Rates remain very attractive, but for how long?
"IT AIN'T OVER TIL IT'S OVER." Yogi Berra. And whether you find those words deeply wise or simply puzzling...The Fed has told us repeatedly that their massive purchasing program of Mortgage Backed Securities is just about over - and this translates to home loan rates rising in the near future.
As you can see in the chart below, the amounts of Mortgage Backed Securities the Fed is purchasing are slowly dwindling, as the program is set to wrap up by March 31st, and are clearly trying to ration out the remaining portion. Last week, the Fed purchased $11 Billion in Mortgage Backed Securities, which leaves them with $66 Billion to spend out of their original $1.25 Trillion allotment. So about 95% of the total has already been spent and has purchased about 3 out of every 4 home loans during the past year. When such a large buyer leaves the market, it is very likely that prices will worsen.
This is very important because as the Fed has less money to last through the remaining months of the program, their ability to keep home loan rates low via their purchasing power will wane. And those who can take advantage of currently low home loan rates do not wait, as the clock on these historically low rates is ticking.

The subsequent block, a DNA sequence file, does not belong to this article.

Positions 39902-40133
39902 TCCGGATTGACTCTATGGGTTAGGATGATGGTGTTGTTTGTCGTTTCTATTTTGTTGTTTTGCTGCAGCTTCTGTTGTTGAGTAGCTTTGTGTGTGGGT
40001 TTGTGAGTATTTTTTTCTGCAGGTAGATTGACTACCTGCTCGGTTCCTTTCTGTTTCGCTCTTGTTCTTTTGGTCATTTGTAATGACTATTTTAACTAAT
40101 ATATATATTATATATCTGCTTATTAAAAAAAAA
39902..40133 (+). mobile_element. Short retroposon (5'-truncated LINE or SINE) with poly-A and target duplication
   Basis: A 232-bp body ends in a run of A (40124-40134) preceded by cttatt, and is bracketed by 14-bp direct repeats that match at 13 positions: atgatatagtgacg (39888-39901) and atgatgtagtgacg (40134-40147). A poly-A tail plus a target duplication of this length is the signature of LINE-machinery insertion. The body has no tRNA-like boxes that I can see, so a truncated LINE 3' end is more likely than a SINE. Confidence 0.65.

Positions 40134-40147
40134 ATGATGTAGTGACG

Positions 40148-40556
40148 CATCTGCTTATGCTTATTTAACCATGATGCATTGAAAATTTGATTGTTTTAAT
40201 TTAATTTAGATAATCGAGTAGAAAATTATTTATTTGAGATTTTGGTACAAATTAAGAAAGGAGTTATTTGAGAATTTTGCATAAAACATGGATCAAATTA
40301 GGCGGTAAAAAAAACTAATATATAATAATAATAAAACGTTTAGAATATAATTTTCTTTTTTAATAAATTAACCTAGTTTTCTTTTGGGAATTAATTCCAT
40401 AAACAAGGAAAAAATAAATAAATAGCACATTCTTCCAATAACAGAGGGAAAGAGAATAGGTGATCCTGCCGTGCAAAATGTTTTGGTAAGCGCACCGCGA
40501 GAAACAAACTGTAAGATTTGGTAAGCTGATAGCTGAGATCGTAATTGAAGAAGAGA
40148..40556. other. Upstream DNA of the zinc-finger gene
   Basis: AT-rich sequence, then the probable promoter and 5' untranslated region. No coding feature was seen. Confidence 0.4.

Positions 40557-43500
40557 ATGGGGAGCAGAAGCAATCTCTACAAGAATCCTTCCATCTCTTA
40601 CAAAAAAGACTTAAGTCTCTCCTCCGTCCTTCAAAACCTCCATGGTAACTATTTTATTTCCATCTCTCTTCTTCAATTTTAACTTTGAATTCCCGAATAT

Also last week, Fed Chairman Ben Bernanke provided a speech on a number of topics, perhaps the most important of these being switching the Fed's benchmark from the commonly watched and monitored Fed Funds Rate, to a new benchmark of "interest paid on excess reserves". Banks are required to keep money on reserve with the Fed and may, from time to time, have an excess in those reserves, which the Fed can pay interest on. Since the Fed Funds Rate is only a "target rate", banks can still lend money to other bank overnight at their own negotiated rate. Sometimes near the end of the trading day, banks have been lending their excess reserves out overnight for a rate that differs from the Fed Funds Rate, but is higher than interest on those reserves from The Fed. This undermines the Fed's ability to set a reliable benchmark.
The Fed wants to fix this by using the amount of interest they pay as the new benchmark, since the Fed has total control of this rate, which should be right at or just under the Fed Funds Rate.
There is one major take-away from this discussion - it appears that the Fed is getting their ducks in a row as they prepare to push interest rates higher. And when they do increase rates, the Fed does not want any obstacles that may undermine their plan.